As more and more state governments around the U.S. begin to see Amazon.com as a potential cash cow to solve the budget-balancing woes brought on by a recent recession and irresponsible spending, the online retailer has been putting out the financial fires by quietly dissolving its affiliates programs in those states. In one case with Texas, Amazon chose to be more proactive and offered to work with the state government, creating a new distribution center and bringing more than 4,000 jobs to the state.
To date, Amazon has ended its affiliates program in seven states, although it later amended its partnership with websites in Texas. Ten other states, including California (who recently passed a law that would require Amazon to collect sales tax for online orders placed from that state), have Amazon in their sights. At this point in time, Amazon collects sales tax on orders from five states, in which it has either corporate offices or distribution centers.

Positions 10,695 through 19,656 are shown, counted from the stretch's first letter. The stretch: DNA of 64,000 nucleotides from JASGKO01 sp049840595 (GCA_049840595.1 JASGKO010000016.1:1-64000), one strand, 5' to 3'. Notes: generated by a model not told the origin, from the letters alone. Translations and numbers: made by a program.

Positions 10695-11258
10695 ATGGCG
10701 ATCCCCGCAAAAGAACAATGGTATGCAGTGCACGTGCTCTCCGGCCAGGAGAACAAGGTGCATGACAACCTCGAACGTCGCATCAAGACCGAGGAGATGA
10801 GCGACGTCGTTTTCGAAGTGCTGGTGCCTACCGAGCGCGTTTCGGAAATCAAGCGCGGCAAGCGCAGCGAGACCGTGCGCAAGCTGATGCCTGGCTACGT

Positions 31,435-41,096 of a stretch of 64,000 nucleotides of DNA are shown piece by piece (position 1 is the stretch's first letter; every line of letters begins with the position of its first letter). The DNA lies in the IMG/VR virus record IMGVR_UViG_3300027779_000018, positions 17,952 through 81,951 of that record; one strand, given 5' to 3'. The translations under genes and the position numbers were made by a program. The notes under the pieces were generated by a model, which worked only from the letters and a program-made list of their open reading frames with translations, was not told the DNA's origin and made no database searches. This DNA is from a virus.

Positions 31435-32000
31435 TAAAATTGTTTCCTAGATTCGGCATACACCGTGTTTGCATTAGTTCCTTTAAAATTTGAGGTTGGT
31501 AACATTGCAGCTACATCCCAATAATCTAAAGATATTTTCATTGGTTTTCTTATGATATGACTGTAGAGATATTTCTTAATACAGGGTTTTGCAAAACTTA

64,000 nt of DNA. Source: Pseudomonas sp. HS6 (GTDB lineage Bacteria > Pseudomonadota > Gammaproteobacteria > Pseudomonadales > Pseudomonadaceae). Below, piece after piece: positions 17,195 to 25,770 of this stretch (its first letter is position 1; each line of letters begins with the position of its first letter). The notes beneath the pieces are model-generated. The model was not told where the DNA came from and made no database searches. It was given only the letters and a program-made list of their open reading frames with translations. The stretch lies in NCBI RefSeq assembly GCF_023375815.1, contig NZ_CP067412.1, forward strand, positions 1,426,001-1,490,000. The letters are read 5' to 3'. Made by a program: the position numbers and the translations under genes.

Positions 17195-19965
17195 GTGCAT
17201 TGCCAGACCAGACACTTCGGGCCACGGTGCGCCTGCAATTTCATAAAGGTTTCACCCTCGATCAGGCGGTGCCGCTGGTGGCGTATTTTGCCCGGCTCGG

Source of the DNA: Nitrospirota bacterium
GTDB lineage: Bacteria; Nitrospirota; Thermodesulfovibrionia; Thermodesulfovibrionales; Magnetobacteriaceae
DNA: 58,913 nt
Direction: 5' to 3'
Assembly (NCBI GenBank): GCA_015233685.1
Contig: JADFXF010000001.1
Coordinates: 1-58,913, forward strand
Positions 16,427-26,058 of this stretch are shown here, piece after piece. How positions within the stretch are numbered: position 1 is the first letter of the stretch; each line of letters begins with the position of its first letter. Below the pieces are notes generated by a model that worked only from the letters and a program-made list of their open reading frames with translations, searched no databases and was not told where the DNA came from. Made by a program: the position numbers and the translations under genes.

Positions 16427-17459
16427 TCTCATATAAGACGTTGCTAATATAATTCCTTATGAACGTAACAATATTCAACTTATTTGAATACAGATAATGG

Now, Amazon is fighting back against what it arguably feels is a personal attack. Due to the passing of the law in California, which was purported to bring in around $317 million annually in sales taxes, Amazon cancelled its affiliates program in that state and cut over $200 million of revenue generated through its more than 10,000 small-business partners.
Instead of quietly severing ties as it has done with the other states whose governments have initiated a tax like this one, Amazon has filed a petition with the California attorney general’s office to ask the voters to repeal the law. This application will require over 430,000 voter signatures to make the ballot, but hopefully the effects of cancelling the affiliates program have generated enough outrage that the citizens will take a stand with Amazon against what it feels is a punitive violation of current sales tax legislation.